Fanny Bay artist Judi Wild was a graphic designer in Edmonton when she began working on what would become the most important painting of her career.
Little did she know at the time, she was painting a picture of a saint.
The year was 1991. Wild was an Edmonton Telephones employee. She said the work – and the words – of Mother Teresa is what inspired her to create the painting.
“Of course there was always the total admiration of her inner strength and also her tireless work in the streets of Calcutta (her call within a call),” Wild said, after some thought. “But the artist in me first had the desire to paint her because of her age and my artist’s fascination with the mature character lines in her face and hands. Each fold in her beautiful face tells a story of dedication and love, and her hands define her hard work. I have always had a love for old people – and used to teach them art and listen to their words of wisdom.”
It was not only the physical attributes Wild found inspiring. She also admires Mother Teresa’s teachings.
“I think it’s her sayings – I agree with her philosophy,” said Wild. “I’m not Catholic, but I am spiritual. And it’s her expressions, her philosophies of life. I agree with everything.”
She said she felt a further connection to Mother Teresa as her canvas creation progressed.
“When I started doing the painting, it was like a spiritual growth for me.”
Wild said it took 300 hours to complete the painting, but it went extremely smoothly.
“Usually, I have one little part where I have so much trouble, one little tiny part of a painting that I will really struggle with. But no. Not this time. It was 300 hours of just bliss. It just absolutely flowed.”
Wild said it was almost like there was some divine intervention with the process in creating the 28 x 40” artwork – and even with the eventual sale of the painting.
“That was one of those pivotal moments that they talk about,” said Wild. “I had a gallery at West Edmonton Mall, and a customer came in and saw the painting and said ‘I have a buyer for you.’ It was at a time I was really struggling. I was close to going back to work (as a graphic designer). So I reluctantly gave her up… it turns out, it really did save my career.
“And it went to the best home ever. It was a doctor, who has delivered 25,000 babies. He was such a kind, kind soul.”
Dr. Fawzy Morcos, an obstetrician in Edmonton, purchased the painting. Morcos was revered by many for his breakthrough approaches to parenthood. His hospital (Edmonton Misericordia) was the first in Canada to adopt a “rooming in” policy for mothers and babies, and he also piloted a revolutionary hospital-based midwifery program.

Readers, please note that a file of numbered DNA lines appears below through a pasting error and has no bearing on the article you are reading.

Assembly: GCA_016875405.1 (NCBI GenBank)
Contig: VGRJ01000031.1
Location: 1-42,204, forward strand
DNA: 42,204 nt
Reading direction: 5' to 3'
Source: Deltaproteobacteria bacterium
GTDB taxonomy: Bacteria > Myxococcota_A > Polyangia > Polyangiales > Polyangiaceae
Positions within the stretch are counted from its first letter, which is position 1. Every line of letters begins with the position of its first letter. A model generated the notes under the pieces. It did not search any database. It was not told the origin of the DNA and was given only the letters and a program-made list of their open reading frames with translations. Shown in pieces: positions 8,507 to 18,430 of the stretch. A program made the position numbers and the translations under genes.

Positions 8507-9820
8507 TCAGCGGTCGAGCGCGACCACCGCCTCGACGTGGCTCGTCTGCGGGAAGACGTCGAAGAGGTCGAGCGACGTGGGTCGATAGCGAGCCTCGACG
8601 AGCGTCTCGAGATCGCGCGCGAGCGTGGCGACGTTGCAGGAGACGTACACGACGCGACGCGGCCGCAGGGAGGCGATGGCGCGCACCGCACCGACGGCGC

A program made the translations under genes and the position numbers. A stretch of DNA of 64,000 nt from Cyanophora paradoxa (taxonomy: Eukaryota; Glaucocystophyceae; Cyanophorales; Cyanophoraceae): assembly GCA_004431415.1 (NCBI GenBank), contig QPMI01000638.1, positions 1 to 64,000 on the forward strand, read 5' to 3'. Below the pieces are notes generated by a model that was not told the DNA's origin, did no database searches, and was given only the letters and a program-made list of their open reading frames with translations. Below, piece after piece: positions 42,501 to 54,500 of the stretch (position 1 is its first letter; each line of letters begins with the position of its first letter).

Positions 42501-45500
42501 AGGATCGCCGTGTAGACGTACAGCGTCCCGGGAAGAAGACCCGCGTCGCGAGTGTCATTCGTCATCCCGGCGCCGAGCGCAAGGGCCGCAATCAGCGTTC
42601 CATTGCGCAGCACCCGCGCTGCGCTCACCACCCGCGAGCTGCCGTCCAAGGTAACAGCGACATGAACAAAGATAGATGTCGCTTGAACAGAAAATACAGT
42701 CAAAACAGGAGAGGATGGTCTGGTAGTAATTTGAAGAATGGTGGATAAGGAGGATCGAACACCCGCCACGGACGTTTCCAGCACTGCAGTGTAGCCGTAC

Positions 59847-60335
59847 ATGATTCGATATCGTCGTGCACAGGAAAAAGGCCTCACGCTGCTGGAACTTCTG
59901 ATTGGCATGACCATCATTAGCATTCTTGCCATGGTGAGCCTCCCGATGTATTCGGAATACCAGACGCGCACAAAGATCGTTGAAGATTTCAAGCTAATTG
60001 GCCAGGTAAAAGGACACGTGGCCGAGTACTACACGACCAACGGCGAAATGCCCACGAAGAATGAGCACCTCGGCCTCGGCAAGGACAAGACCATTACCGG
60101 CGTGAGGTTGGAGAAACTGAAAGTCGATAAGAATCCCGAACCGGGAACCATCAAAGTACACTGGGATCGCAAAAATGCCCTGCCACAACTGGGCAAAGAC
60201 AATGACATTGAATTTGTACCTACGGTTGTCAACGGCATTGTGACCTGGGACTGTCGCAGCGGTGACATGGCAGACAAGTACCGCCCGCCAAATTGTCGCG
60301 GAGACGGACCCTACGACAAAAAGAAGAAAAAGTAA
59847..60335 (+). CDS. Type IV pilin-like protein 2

Wild was to have met Mother Teresa shortly after the completion of her painting, but plans fell through.
The painting can be seen at various locations in the Comox Valley, including the chapel at The Views, and at Christ the King Catholic Church.
The print at The Views was not always in the chapel. When current chaplain, Brian Ducedre, came to St. Joseph Hospital, in 2003, the painting was hanging in his office.
“I really loved the painting, but what bothered me was that so few people actually had the opportunity to see it,” said Ducedre. “Being in my office, it wasn’t really in plain view for a lot of people to appreciate. So, I think it was around 2009, I moved the painting into the old chapel. The painting was there for a number of years, until the chapel was decommissioned.”
Once construction of the new chapel was complete, the painting was moved to its current location, just inside the chapel doors.
“People love it. People love looking at Mother Teresa and just talking about the different characteristics of who she (was) as a person, and how they experienced her in their own lives and spiritual journeys.
“I think a lot of times, why people are so attracted to Mother Teresa is because of her compassion,” Ducedre added. “Her compassion was so evident in everything that she did in caring for people, that we are all naturally attracted to her.” Wild said seeing the painting at The Views is especially pleasing to her, as her “biggest fan” is a resident there.
“My mother is presently living in residential care at The Views. I notice the interesting faces of the well-cared for elderly residents when I visit and wonder about their life-stories, as they smile back at me. I remember Mother Teresa’s words ‘One smile can change the world.’ ”
Mother Teresa was officially canonized on Sept, 4, as St. Teresa of Calcutta.
Fr. Marek Paczka, the priest at Christ the King Catholic Church, said the canonization of Mother Teresa sends an important message.
“I would say that maybe the Church is trying to show through the example of Mother Teresa that maybe we should not focus too much on ourselves, but direct our attention and our work to others. Not only is she a saint because of her great work and her love of the poor, but I think the church is trying to tell us, look at Mother Teresa. She lived like we all should.”
She has been recognized by the Vatican as having performed two miracles – both of which involved curing cancer patients.
In celebration of the canonization of St. Teresa of Calcutta, as well as the 25th anniversary of the original painting, Wild is re-releasing prints on canvas giclée. The painting can be seen at Whyte’s Framing & Gallery (1225 Lazo Road, Comox).